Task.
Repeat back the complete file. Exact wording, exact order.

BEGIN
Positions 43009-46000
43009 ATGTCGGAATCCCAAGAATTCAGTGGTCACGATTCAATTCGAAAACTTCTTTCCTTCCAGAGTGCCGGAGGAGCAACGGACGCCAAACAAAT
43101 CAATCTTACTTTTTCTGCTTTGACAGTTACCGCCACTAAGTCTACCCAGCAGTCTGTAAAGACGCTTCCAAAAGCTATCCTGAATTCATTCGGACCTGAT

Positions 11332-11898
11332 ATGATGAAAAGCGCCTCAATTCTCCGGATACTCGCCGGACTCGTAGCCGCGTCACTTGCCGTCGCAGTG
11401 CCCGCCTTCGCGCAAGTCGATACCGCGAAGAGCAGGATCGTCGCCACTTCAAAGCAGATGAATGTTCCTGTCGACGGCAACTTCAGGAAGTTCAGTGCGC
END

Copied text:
Positions 43009-46000
43009 ATGTCGGAATCCCAAGAATTCAGTGGTCACGATTCAATTCGAAAACTTCTTTCCTTCCAGAGTGCCGGAGGAGCAACGGACGCCAAACAAAT
43101 CAATCTTACTTTTTCTGCTTTGACAGTTACCGCCACTAAGTCTACCCAGCAGTCTGTAAAGACGCTTCCAAAAGCTATCCTGAATTCATTCGGACCTGAT

Positions 11332-11898
11332 ATGATGAAAAGCGCCTCAATTCTCCGGATACTCGCCGGACTCGTAGCCGCGTCACTTGCCGTCGCAGTG
11401 CCCGCCTTCGCGCAAGTCGATACCGCGAAGAGCAGGATCGTCGCCACTTCAAAGCAGATGAATGTTCCTGTCGACGGCAACTTCAGGAAGTTCAGTGCGC